Didsbury, Alberta

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Town of Didsbury
Didsbury railway station
Didsbury railway station
Official logo of Didsbury
Didsbury is located in Alberta
Location of Didsbury in Alberta
Coordinates: 51°39′57″N 114°07′52″W / 51.66583°N 114.13111°W / 51.66583; -114.13111Coordinates: 51°39′57″N 114°07′52″W / 51.66583°N 114.13111°W / 51.66583; -114.13111
Country Canada
Province Alberta
RegionCentral Alberta
Census division6
Municipal districtMountain View County
 • VillageDecember 24, 1901
 • TownSeptember 27, 1906
 • MayorRhonda Hunter
 • Governing bodyDidsbury Town Council
 • MPBlake Richards
 • MLANathan Cooper
 • Land16.37 km2 (6.32 sq mi)
Elevation1,037 m (3,402 ft)
 • Total5,268
 • Density321.7/km2 (833/sq mi)
Time zoneUTC−7 (MST)
 • Summer (DST)UTC−6 (MDT)
Postal code span
HighwaysHighway 2A
Highway 582
WaterwayRosebud River
WebsiteOfficial website

Didsbury is a town in central Alberta, Canada, at the foothills of the Rocky Mountains. It is located next to Alberta Highway 2A, near the Queen Elizabeth II Highway. Didsbury is within the Calgary-Edmonton corridor. Didsbury is approximately the half-way point between the cities of Calgary and Red Deer.

Didsbury is surrounded by Mountain View County, which has its municipal office located to the north of the town. The nearest neighbouring communities are the towns of Olds to the north and Carstairs to the south.


Didsbury, circa 1905
Main Street in Didsbury

The town is named after the township of Didsbury, now a suburban area of Manchester, England.[6] The first settlers were Dutch Mennonites who left their homes in Pennsylvania and emigrated as United Empire Loyalists to Waterloo County, Ontario. They were granted the area around Didsbury in 1894 by the government of Sir John A. Macdonald.[7]

Original settlement in the area was sparse, and this in part explains the initial slow development of the town-site as a service centre. The first concern of the Mennonite settlers was to build a church; and the primary task of the settlers was to create farmsteads. Settlement prior to the post-1900 land rush was limited to the small group who came west in 1894.

1897 saw the arrival of the Canadian Pacific Railway, which pushed forward the town's development. The CPR constructed a station in the town in 1904. Didsbury was incorporated as a village in 1905 and as a town on September 6, 1906.

Fires in 1914 and 1924 destroyed the early "boomtown" commercial streetscape and led to the passing by Town Council of a bylaw which required masonry construction for all new downtown commercial buildings. Many of these brick buildings stand today[when?].


In the 2016 Census of Population conducted by Statistics Canada, the Town of Didsbury recorded a population of 5,268 living in 2,031 of its 2,119 total private dwellings, a 6.3% change from its 2011 population of 4,957. With a land area of 16.37 km2 (6.32 sq mi), it had a population density of 321.8/km2 (833.5/sq mi) in 2016.[3]

In the 2011 Census, the Town of Didsbury had a population of 4,957 living in 1,923 of its 1,987 total dwellings, a 15.1% change from its 2006 adjusted population of 4,305. With a land area of 16.08 km2 (6.21 sq mi), it had a population density of 308.3/km2 (798.4/sq mi) in 2011.[8]

The population of the Town of Didsbury according to its 2008 municipal census is 4,599.[9]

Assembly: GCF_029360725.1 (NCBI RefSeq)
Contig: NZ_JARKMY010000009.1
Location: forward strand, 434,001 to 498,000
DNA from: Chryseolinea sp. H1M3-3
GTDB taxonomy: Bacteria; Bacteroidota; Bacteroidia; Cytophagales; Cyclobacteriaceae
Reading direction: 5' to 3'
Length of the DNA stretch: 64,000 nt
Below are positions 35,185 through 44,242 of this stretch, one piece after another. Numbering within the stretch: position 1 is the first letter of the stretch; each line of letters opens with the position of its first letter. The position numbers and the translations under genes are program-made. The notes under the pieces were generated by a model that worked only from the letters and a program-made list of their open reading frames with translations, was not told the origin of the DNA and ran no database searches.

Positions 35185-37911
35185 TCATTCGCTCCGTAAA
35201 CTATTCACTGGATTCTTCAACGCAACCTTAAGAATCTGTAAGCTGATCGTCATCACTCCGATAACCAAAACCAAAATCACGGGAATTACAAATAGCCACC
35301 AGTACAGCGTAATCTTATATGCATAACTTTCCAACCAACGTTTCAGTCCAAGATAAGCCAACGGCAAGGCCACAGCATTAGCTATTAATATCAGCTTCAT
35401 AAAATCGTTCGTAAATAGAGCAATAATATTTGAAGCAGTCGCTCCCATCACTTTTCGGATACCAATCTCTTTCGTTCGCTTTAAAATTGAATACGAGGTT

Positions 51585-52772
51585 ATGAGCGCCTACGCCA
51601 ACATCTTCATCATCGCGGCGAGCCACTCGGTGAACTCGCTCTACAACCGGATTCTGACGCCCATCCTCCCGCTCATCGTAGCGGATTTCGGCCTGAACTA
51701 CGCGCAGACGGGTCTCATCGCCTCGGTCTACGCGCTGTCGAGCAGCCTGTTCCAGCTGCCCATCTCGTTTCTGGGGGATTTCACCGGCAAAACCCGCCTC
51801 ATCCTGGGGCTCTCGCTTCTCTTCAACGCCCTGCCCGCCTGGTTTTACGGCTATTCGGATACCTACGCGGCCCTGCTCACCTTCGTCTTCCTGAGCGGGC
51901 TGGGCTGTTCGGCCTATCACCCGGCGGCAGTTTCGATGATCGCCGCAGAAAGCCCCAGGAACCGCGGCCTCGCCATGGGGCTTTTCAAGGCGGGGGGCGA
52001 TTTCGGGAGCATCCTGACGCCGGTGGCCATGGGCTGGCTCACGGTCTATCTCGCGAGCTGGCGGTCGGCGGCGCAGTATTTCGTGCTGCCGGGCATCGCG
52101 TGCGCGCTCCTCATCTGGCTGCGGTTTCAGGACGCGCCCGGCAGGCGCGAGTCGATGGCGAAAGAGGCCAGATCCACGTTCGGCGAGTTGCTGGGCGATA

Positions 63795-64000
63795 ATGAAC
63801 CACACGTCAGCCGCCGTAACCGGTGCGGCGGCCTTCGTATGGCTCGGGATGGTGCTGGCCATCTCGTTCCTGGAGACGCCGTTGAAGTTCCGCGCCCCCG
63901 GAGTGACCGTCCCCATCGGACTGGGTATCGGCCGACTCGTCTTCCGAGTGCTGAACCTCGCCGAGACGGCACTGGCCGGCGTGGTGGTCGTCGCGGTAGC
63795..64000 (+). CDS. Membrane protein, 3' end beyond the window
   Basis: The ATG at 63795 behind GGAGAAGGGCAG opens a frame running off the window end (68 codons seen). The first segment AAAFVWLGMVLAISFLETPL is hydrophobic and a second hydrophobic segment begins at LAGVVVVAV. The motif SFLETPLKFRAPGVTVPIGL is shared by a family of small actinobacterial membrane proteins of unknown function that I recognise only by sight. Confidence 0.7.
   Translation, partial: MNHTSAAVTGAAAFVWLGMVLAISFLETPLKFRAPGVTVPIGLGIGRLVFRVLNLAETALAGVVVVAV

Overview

The town's recreational facilities include six parks, a golf course, aquatic centre, and a hockey rink. There is also a hospital and a Royal Canadian Mounted Police detachment serving the town and the surrounding area.

Didsbury has three schools that are under the jurisdiction of the Chinook's Edge School Division.

The Olds-Didsbury Airport, which is used primarily for small aircraft and general aviation, is located north of Didsbury along Highway 2A.


The town is served by the Didsbury Review, which is part of the Great West Newspapers chain.[10]

Sport and recreation[edit]

Didsbury is home to the Mountainview Colts of the Heritage Junior B Hockey League.


Organizations present in Didsbury include the Royal Canadian Army Cadets and the 1st Didsbury Scouts, Didsbury Jazzercise, as well as the Elks and Lions clubs.[citation needed]

See also[edit]


  1. ^ "Location and History Profile: Town of Didsbury" (PDF). Alberta Municipal Affairs. October 7, 2016. p. 197. Retrieved October 11, 2016.
  2. ^ "Municipal Officials Search". Alberta Municipal Affairs. 2017-09-22. Retrieved 2017-09-25.
  3. ^ a b c "Population and dwelling counts, for Canada, provinces and territories, and census subdivisions (municipalities), 2016 and 2011 censuses – 100% data (Alberta)". Statistics Canada. February 8, 2017. Retrieved February 8, 2017.
  4. ^ "Alberta Private Sewage Systems 2009 Standard of Practice Handbook: Appendix A.3 Alberta Design Data (A.3.A. Alberta Climate Design Data by Town)" (PDF) (PDF). Safety Codes Council. January 2012. pp. 212–215 (PDF pages 226–229). Retrieved October 8, 2013.
  5. ^ "Mayor Rhonda Hunter Biography" (PDF). Town of Didsbury.
  6. ^ "Didsbury History". Archived from the original on 2006-05-29. Retrieved 2006-06-22.
  7. ^ Kinette Club of Didsbury (1969). Echoes of an Era. Didsbury, Alberta: Didsbury Booster.
  8. ^ "Population and dwelling counts, for Canada, provinces and territories, and census subdivisions (municipalities), 2011 and 2006 censuses (Alberta)". Statistics Canada. 2012-02-08. Retrieved 2012-02-08.
  9. ^ Alberta Municipal Affairs (2009-09-15). "Alberta 2009 Official Population List" (PDF). Retrieved 2010-09-14.
  10. ^ Didsbury Review Newspaper site

External links[edit]